Don’t Cave on Price
In 2008, I heard someone give a presentation about email marketing. The woman was an executive from a Boston-based company called Constant Contact. Since then, I have sent easily hundreds of thousands of emails using this service.
But, no more.
In a shift directed and suggested by my daughter/marketing department, we are going all-in on LinkedIn. Moving forward, my Monday Short Attention Span Sales Tips, blog, and other sales content will be distributed using that social media platform.
Buh-bye Constant Contact!
So, I called and canceled and, lo and behold, they offered me a 33% discount if I stayed. This approach was familiar to me.
I used to play a game every year with those two companies. Because I knew they would fold like a cheap tent if I canceled, I would call and ask for the cancellation department whenever the term of my service plan expired. There, someone would greet me, thank me for my business, and immediately offer some ridiculously discounted price in order to keep me in the fold.
Year after year, it worked.
One year, however, when I called the Wall Street Journal, they simply canceled me without a counter offer. I was shocked and asked the Agent why that was. He replied something like, “We believe we are worth every dollar and have decided not to discount our price when people decide to quit. In short, we’re not playing that game anymore.“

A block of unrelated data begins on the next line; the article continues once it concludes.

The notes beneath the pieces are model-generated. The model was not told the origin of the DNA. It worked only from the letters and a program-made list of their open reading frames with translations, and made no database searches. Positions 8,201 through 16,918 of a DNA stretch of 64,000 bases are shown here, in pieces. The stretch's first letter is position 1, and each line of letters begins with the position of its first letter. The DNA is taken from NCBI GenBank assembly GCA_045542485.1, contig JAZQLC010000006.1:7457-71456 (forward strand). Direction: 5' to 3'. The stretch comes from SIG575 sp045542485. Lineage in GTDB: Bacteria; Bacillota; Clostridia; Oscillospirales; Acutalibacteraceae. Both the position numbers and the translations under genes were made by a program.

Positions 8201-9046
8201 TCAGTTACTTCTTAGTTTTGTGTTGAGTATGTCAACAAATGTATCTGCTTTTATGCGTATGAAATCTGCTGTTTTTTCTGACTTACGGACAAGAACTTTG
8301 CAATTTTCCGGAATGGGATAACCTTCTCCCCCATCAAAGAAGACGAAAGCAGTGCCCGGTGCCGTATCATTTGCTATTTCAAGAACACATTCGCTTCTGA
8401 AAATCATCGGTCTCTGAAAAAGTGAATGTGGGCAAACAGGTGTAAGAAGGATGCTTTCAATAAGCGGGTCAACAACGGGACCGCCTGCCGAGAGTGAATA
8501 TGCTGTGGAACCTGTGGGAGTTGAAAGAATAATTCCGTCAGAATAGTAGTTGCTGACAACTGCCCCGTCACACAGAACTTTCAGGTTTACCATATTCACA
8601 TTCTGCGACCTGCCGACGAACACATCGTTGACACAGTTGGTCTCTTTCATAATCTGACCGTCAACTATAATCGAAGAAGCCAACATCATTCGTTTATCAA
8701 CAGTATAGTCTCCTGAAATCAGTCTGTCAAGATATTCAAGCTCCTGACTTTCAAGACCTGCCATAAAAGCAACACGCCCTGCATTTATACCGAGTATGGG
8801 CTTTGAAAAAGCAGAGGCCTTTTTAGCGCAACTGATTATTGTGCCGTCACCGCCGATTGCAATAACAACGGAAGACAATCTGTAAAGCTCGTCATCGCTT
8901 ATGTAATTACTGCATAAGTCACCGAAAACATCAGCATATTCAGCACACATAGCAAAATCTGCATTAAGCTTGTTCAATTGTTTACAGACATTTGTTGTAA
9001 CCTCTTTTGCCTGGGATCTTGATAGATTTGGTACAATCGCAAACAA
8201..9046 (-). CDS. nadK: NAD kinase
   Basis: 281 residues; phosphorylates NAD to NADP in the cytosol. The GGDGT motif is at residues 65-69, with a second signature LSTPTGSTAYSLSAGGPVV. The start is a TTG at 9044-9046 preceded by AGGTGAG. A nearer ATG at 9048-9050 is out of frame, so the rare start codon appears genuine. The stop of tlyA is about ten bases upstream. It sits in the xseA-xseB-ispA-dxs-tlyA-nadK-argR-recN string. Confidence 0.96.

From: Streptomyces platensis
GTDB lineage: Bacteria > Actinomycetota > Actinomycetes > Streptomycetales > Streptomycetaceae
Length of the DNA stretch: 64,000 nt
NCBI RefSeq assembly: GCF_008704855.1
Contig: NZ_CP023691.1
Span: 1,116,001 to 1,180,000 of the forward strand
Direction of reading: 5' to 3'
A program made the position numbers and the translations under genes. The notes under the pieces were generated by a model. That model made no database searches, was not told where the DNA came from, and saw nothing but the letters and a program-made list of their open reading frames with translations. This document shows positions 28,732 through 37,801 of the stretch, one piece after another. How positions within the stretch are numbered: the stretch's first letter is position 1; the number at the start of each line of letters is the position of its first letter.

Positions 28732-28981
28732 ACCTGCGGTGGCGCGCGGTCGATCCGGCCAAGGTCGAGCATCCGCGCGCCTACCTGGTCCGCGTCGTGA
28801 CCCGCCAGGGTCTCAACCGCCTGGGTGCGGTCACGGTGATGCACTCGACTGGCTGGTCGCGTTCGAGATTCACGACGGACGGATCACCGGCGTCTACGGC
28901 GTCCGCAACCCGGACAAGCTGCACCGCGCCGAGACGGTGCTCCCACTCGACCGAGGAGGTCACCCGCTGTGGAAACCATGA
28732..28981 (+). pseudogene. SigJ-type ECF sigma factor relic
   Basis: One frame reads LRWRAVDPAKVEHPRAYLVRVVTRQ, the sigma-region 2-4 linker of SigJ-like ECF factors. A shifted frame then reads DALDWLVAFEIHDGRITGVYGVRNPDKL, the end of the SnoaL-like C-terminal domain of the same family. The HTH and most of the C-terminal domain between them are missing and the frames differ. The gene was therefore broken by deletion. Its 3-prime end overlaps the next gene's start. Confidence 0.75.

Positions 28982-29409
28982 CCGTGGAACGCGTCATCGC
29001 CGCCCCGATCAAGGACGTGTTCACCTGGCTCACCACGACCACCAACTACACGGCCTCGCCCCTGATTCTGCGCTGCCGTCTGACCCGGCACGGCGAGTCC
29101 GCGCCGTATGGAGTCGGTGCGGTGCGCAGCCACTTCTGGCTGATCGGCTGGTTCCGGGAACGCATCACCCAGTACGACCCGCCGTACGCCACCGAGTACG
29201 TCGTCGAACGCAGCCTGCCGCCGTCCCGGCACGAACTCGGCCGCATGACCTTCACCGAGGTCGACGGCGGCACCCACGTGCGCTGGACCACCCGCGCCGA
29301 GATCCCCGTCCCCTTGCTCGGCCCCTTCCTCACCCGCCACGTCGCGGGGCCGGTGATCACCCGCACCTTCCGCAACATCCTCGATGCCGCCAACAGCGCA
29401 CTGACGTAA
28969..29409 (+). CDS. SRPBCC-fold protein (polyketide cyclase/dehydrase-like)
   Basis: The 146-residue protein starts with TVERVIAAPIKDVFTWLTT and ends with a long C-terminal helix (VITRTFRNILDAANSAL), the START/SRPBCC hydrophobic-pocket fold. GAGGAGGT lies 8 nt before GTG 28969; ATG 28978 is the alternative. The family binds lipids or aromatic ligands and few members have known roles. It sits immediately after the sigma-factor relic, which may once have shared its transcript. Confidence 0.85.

XM Radio, on the other hand, did their usual, “Oh, I just found this discount you can take advantage of…“ BS and I stayed with them.
As a 14 year customer, I have obviously received great value from Constant Contact. It’s not always been perfect and their gratuitous, “change for the sake of change” adjustments they made to their website were frustrating and so I was expecting them to remind me of that instead of doing what they did and immediately offer a 33% discount.
The Wall Street Journal raises prices every year and yet I have not called them back looking for the cancellation discount since they stood their ground. I agree: They are worth the price.
Are you picking up what I’m putting down here?
You always have the option of lowering your price, however it should be your last resort, not your knee-jerk reaction. Make an effort to substantiate the cost you have put out there. Even if it’s just one, “Here’s why you want to do business with me“ response, you have a chance of walking away with that additional profit.
To do otherwise sets a precedent you will regret.
The Sales Vault is a subscription-based website for sales people and selling owners throughout the graphic arts. Visit SalesVault.pro for more info or call Bill Farquharson at 781-934-7036
Bill Farquharson is a respected industry expert and highly sought after speaker known for his energetic and entertaining presentations. Bill engages his audiences with wit and wisdom earned as a 40-year print sales veteran while teaching new ideas for solving classic sales challenges. Email him at firstname.lastname@example.org or call (781) 934-7036. Bill’s two books, The 25 Best Print Sales Tips Ever and Who’s Making Money at Digital/Inkjet Printing…and How? as well as information on his new subscription-based website, The Sales Vault, are available at salesvault.pro.